History of Motion Pictures
A Brief Overview of the Decade
Even before Queen Victoria died in 1901, the first decade of the new century was already challenging the old assumptions and old philosophies of the Victorian Age. In 1900 Sigmund Freud published his book, “The Interpretation of Dreams”, which challenged the way people interpreted human motivations. Frank Lloyd Wright reinterpreted architecture; Max Planck introduced Quantum Physics; Albert Einstein introduced his Special Theory of Relativity; Isadora Duncan reinterpreted dance; and the painters Picasso and Braque introduced Cubism.
The Wright Brothers successfully flew their airplane in 1903, and by 1909 the French aviator, Louis Bleriot, became the first flyer to cross the English Channel. Marconi sent a wireless message more than 1800 miles across the Atlantic Ocean; Commander Peary made it to the North Pole; the Trans-Siberian Railway was completed; and Jack Johnson became the first black boxer to hold the Heavyweight Champion of the World title.
Although many people were humming the hit song “In My Merry Oldsmobile” during the middle of the decade, by 1908 Henry Ford introduced the sturdy, inexpensive “Model T”, making it finally possible for the masses to own an automobile. Into this exciting mix “Nickelodeons” were introduced in 1905, an inexpensive outlet that allowed motion pictures to evolve from being a mere curiosity to become the entertainment of choice for the working classes. A little over two years later there were almost 9,000 Nickelodeons in operation in the U.S.
The actualities (scenes of daily life), the news events (both real and reconstructed), and the worn-out dramatic and comic situations that have become the standard fare of film exhibitions, begin to bore audiences. Attendance at the showing of motion pictures begins to fall. Due to the cheaper competition from…Read more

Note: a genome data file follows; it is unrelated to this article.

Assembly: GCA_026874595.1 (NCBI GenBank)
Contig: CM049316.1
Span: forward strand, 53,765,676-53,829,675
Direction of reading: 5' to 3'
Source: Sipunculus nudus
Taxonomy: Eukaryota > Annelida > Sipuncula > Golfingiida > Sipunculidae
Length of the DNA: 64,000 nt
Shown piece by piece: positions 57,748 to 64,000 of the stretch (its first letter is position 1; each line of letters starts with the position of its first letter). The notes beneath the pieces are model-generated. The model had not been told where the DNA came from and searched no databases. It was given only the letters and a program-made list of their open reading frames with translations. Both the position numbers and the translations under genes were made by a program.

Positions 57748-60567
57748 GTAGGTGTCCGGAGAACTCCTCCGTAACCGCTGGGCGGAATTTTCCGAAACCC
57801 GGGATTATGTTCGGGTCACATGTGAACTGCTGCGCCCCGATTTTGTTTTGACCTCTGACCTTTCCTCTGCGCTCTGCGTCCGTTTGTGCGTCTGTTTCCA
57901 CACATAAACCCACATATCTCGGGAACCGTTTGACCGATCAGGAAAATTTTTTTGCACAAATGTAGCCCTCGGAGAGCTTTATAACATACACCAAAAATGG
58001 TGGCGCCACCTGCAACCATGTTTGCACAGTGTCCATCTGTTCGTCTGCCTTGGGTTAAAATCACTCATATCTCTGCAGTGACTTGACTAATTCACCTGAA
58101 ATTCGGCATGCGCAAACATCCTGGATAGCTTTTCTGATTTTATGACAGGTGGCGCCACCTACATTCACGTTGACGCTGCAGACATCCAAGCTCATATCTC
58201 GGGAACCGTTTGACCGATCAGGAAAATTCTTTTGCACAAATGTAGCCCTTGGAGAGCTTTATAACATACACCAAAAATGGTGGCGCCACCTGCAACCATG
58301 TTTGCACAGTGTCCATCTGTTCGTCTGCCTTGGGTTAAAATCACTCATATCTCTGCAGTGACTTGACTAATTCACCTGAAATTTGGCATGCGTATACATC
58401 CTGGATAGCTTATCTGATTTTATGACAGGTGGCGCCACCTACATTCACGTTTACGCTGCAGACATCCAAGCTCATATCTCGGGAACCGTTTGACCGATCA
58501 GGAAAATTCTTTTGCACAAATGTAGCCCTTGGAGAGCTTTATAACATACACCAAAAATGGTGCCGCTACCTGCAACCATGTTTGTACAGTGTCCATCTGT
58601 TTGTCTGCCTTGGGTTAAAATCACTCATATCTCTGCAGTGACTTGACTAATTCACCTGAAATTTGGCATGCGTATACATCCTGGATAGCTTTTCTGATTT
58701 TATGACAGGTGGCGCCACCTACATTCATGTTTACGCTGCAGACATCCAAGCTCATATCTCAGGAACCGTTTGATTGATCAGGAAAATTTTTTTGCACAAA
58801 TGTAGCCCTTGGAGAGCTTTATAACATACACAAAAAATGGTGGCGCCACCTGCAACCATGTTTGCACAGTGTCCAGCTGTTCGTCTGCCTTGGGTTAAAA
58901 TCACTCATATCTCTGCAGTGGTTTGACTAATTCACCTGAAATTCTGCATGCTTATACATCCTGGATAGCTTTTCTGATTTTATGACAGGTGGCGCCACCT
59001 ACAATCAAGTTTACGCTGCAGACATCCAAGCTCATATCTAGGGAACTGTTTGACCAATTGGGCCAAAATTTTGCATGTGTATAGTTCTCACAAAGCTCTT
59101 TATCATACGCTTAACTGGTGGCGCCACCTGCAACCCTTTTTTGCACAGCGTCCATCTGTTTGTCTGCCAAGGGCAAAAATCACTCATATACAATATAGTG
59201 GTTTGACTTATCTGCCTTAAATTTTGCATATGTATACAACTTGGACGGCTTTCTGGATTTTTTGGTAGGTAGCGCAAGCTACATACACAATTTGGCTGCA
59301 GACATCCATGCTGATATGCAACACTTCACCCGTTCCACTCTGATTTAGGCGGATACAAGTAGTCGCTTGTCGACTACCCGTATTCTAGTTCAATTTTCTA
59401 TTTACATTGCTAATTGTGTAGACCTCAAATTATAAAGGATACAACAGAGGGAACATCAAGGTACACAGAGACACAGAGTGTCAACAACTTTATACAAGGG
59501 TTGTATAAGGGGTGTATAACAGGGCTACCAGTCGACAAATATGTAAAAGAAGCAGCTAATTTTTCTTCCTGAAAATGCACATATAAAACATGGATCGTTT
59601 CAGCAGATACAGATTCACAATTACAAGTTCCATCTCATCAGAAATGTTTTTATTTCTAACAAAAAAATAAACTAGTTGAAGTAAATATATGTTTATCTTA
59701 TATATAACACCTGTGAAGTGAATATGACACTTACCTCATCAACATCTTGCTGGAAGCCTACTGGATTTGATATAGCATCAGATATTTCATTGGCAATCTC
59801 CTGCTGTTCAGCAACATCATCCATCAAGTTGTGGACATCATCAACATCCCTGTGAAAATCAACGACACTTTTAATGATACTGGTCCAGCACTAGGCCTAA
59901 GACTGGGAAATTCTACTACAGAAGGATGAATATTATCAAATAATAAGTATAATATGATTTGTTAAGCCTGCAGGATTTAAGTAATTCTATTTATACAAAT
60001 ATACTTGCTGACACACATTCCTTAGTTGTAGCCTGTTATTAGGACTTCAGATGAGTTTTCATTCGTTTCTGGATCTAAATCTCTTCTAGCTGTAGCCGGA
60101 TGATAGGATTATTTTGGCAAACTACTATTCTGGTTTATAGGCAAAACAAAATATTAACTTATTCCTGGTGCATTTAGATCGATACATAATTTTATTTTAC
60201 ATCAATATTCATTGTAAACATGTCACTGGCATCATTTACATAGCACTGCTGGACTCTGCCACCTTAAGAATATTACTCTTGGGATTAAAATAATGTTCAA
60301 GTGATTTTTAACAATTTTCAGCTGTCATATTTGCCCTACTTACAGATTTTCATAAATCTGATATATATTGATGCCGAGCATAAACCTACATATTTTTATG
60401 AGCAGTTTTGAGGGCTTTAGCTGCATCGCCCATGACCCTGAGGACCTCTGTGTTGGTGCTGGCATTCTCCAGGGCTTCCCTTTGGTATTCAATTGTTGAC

The French film company, Pathè Frères, hires Ferdinand Zecca to be its head of film production. Within a year the number of Pathè releases surpasses the output of the popular French producer, Georges Méliès. An organization of vaudeville performers, the “White Rats of America”, go on strike forcing many…Read more
In Los Angeles Thomas L. Tally’s Electric Theatre becomes the first permanent movie theatre in the U.S. The Edison patent infringement suit against Biograph is overturned by the circuit court of appeals. Edison’s key motion picture patents were declared invalid, terminating all of Edison’s lawsuits for patent infringement. Within…Read more
The courts rule that a film does not have to be copyrighted frame-by-frame, but rather that it can be covered in its entirety by one copyright submission. The motion picture industry is revived by the growing popularity of “story films”. Although these story films are more expensive to make…Read more
The French motion picture company, Pathè Frères (referred to as Pathè), sets up an office in New York City to protect and distribute its films. Their films, which cover a wide range of subjects and genres, prove to be so popular in the U.S. that the Edison Company buys prints…Read more
Edison hires some of Biograph’s most creative talent. Production at Biograph is seriously disrupted. Biograph loses the motion picture contract for the Keith Vaudeville Circuit to the Kinetograph Company. The Kinetograph film exchange is associated with Edison. The Edison Company commits to making more story films that are…Read more
The Keith organization begins converting vaudeville theatres into “nickel” motion picture houses. Their first picture house seats 1,000 people and clears $800 to $1,000 per week. They encourage parents to send their children to these nickel theaters after school is over. Chicago becomes a center for the motion picture…Read more
The Kalem Film Company and the Essanay Film Manufacturing Company are formed. Edison projector sales generate over $418,000 in sales. This is a 130% increase over the previous year’s sales. After losing many of its most creative people, and being unable to make the interest payments on its…Read more
Biograph buys the patent rights to the “Latham Loop”. D.W. Griffith is hired to be a film director by Biograph. Between 1908 and 1913 Griffith will direct over 450 movies for Biograph. Griffith hires the young actress, Florence Lawrence, to be the leading lady in his films at…Read more
The Motion Picture Patents Company (MPPC) is formed and becomes a holding company for all of the patents belonging to the film producers who are members. (It is also known as the “Edison Trust”.) Members of this Trust, which include all of the major film producers of the time including…Read more